• Only 18% put the blame on Hamas for the poor performance of the reconciliation government

Optimism about the success of reconciliation and the end of the split stands today at 27% and pessimism at 67%. Three months ago optimism stood at 35% and pessimism at 61%. 26% say they are satisfied and 63% say they are dissatisfied with the performance of the reconciliation government. In the Gaza Strip, dissatisfaction stands at 74% and in the West Bank at 56%.  Belief that Hamas was responsible for hindering the functioning of the reconciliation government does not exceed 18% (9% in the West Bank and 33% in the Gaza Strip) while 34% believe that the PA and president Abbas were to blame for that and 14% blame the prime minister of the reconciliation government. 

 

(6) New Israeli settlement plans and the peace process:

  • Palestinians think the response to Israel’s settlement policy should be the termination of security coordination and the submission of a formal complaint to the ICC
  • 77% are dissatisfied with the response of the Palestinian leadership to the new Israeli settlement plans
  • 47% support and 51% oppose the two-state solution
  • 60% say the two-state solution is no longer practical due to settlement construction
  • 67% think that the Paris peace conference did not contribute to improving the chances for peace
  • Only 9% think the Trump Administration will renew the peace process

 

We asked the public about the most effective means of responding to the recent Israeli settlement plans: 25% think it is the suspension of security coordination with Israel; 22% think it is the submission of a formal complaint to the International Criminal Court; 19% think it is the resumption of armed attacks; 19% think it is a strong international condemnation of Israel, and 14% think it is the organization of popular non-violent protests.  An overwhelming majority of 77% are dissatisfied, and only 18% are satisfied, with Abbas’ response to the recent Israeli announcement of plans for 6,000 new settlement units. In fact, a large majority of 72% believes that President Abbas is not serious in his threat to suspend security coordination with Israel if settlement construction continues; only 21% believe he is serious.   The belief that President Abbas is serious is higher in the Gaza Strip (24%) compared to the West Bank (19%), in refugee camps and cities (23% and 22% respectively) compared to villages and towns (17%), among supporters of the peace process (29%) compared to those who are opposed to the peace process (8%), among the illiterates (30%) compared to holders of BA degree (17%), and among Fatah supporters (45%) compared to supporters of Hamas and third parties (6% and 21% respectively).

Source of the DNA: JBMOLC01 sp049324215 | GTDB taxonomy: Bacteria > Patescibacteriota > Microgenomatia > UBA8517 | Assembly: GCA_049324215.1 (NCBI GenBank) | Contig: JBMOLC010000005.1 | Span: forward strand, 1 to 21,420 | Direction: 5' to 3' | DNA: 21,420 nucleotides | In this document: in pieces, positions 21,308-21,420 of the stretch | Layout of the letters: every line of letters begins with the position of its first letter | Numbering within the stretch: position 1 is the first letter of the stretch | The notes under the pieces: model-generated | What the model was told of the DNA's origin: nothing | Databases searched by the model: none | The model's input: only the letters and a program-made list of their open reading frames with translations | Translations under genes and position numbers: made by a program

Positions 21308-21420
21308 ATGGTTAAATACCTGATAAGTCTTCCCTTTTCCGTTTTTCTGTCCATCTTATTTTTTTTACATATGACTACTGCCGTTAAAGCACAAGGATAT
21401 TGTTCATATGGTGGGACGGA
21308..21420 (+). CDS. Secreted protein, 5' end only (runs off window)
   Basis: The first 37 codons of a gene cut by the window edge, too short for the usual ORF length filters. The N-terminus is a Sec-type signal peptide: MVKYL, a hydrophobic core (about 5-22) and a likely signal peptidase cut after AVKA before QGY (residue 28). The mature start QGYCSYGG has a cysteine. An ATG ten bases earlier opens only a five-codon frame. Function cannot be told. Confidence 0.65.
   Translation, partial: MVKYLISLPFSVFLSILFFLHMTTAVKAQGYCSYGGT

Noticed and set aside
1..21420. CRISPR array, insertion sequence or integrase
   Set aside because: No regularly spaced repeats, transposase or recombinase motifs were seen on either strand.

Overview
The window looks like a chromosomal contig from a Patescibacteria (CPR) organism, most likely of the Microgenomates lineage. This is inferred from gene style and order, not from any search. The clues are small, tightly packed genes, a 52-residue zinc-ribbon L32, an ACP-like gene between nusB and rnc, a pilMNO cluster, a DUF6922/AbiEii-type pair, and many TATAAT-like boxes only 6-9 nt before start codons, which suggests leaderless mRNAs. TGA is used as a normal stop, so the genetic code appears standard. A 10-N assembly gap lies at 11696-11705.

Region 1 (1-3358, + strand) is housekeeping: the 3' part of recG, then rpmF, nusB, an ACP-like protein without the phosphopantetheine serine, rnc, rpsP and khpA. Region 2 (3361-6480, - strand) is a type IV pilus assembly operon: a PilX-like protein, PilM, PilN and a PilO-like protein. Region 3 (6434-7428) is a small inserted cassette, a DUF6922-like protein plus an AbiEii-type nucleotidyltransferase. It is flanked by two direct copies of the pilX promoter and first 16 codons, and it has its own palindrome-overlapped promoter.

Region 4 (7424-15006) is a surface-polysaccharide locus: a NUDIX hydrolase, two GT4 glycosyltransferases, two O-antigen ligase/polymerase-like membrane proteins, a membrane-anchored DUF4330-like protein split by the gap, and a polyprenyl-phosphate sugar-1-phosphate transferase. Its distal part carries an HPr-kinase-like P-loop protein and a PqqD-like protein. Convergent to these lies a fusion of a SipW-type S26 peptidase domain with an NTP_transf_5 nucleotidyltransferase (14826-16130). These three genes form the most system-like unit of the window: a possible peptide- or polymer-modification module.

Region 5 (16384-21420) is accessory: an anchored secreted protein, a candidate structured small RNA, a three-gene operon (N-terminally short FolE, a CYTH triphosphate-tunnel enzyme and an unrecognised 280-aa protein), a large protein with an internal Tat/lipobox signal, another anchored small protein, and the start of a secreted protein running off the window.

On the two-state solution, the public is divided: 47% support and 51% oppose it. Three months ago, 44% supported it. Palestinians are divided into three groups on the most effective means of building a Palestinian state next to the state of Israel: 34% believe that negotiation is the most effective; 37% think armed action is the most effective; and 24% think non-violent popular resistance is the most effective. Three months ago, 37% said armed action is the most effective means.

A majority of 60% believes that the two-state solution is no longer viable due to settlement expansion while 37% believe that it is still viable.  A minority of 32% supports a one-state solution in which Jews and Arabs enjoy equal rights; 67% oppose the one-state solution. Three months ago, support for the one-state solution stood at 36%.  70% believe that the chances for creating an independent Palestinian state alongside the state of Israel during the next five years are slim or non-existent while 29% believe the chances are medium or high.